Local Locals Yuichi Munehiro, HIGHTIDE STORE DTLA

Local Locals Yuichi Munehiro, HIGHTIDE STORE DTLA

Local Locals:
Yuichi Munehiro

Welcome to our Q & A with owner and creative curator Yuichi Munehiro of Hightide DTLA.  


Nestled in the heart of Downtown LA, Yuichi curates a unique mix of high-quality products that makes his shop a must-visit destination for locals and tourists alike. Store pieces are carefully selected with a keen eye toward design.

Hightide store's unique stock represents a commitment to showcasing both established and emerging brands. This combined with his personalized approach to customer service, sets Hightide Store apart. Through his refined approach to reetail, Yuichi and his staff cultivate a shopping experience that resonates with style-conscious individuals seeking something beyond the ordinary.

Read on for more insight into his exquisite taste and life experiences.

When you hear the word Malibu, what do you think of first?

Blue skies, expanses of tranquil seas, surfing and Malibu Sandals!

Can you tell us what your first concert was? Who was the artist, year, tour and venue?

Sergio Mendes and Brasil 99. 1994 at Osaka Sankei Hall

Which Malibu Sandals style are you wearing right now?

Matador Chukka Beige/Tan

Your amazing shop Hightide DTLA, located at The Row, has recently expanded. Can you share a little bit about the concept and  new brands you’re carrying?

When I think about HIGHTIDE STORE, what always comes to mind is the familiar little stationery shop in front of the elementary school in Japan. 

There, not only were school supplies available, but also the school-designated gym uniforms, along with small toys and snacks. 

It was the only place where elementary school students were allowed to make a detour on their way home. 

Additionally, it was not just a place to shop; the cramped space with various items on display felt like a treasure hunt, where we would spend time after school meeting friends or just hanging out, like a small salon for elementary school kids. 

At HIGHTIDE STORE, we not only offer HIGHTIDE  products but also try to reflect in our product selection the sense of unease or difference that I, having grown up in Japan, feel while living in America. 

Last December, we expanded the store area. In operating the store for five years since its opening, we found that the products we wanted people to see increased, and we ran out of space. 

We also wanted to express through the store the overall lifestyle derived from Japanese stationery. 

In expanding, we've included brands like TEMBEA and BAILER, both Japanese bag brands, apparel brands like YAMMA, which uses traditional Japanese Aizu cotton material, Battenwear, led by Japanese designer now based in Topanga Canyon, eleven.eleven, a brand founded by a Japanese-American woman and her Indian partner, Moonstar, a Japanese shoe brand, and last but not least, Malibu Sandals!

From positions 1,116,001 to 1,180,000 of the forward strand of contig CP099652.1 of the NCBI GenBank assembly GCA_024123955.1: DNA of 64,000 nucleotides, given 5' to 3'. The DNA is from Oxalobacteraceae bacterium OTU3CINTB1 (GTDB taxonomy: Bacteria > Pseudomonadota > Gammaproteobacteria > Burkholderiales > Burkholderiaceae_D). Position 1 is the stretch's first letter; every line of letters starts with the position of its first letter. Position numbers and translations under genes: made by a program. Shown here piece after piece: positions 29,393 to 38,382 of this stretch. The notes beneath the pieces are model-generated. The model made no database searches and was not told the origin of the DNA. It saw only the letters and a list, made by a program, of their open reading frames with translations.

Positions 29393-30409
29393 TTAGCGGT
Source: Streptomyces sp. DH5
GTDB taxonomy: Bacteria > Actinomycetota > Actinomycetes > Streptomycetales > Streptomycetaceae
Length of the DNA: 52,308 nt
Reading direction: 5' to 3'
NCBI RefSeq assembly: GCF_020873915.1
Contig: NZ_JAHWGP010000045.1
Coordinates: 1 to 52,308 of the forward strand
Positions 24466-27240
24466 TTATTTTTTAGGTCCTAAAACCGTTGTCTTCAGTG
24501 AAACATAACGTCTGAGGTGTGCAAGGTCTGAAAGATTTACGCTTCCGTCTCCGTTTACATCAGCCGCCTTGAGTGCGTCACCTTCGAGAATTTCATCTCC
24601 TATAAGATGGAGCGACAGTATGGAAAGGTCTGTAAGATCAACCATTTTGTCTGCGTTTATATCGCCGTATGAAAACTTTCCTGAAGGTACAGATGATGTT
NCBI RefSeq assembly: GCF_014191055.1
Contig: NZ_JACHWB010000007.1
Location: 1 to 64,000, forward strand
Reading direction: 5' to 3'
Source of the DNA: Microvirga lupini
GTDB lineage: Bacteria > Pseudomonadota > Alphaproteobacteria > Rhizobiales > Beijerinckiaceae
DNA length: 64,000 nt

Tell us one thing about living in LA that most people cannot relate to?

I love the smell when I land at LAX airport. It's the same smell I encounter when I go to Costco in Japan.

We are fascinated by your brand Penco and the variety of writing and organizing supplies you market. Could you share one of your personal favorites?

My personal favorites are the Storage Container, which comes in four boxes of different sizes that fit together like Matryoshka dolls, the Pencono stainless steel scissors, and the foldable Tarp Bag Round that can be folded and filled with water.

Presuming your vintage t-shirt collection is  massive, how do you go about locating such prized possessions?

I prefer used items over new ones, especially those with vintage value, although I don't own many of them. However, I do have a lot of vintage clothing. These are items I've found while browsing thrift stores and flea markets. I enjoy imagining the previous owners while me wearing these items.

On what level is your podcast consumption and could you share any particular one we should know about??

I listen to podcasts almost exclusively while driving, such as radio programs about Japanese politics or English conversation lessons. Embarrassingly enough, despite being in the United States for over five years, my English is still not fluent. Actually, I would like recommendations for podcasts.

What is your favorite local eatery we might not know about and why?

I enjoy local, family-owned restaurants with a deep sense of authenticity. I'm not fond of trendy places. I like OTOMISAN RESTAURANT and Jade Wok in LA's Chinatown. Otomisan Restaurant offers simple, traditional Japanese home-cooked meals that I love, along with the atmosphere and appearance of the restaurant. Jade Wok serves delicious Cantonese cuisine without MSG, and their homemade tofu is particularly tasty.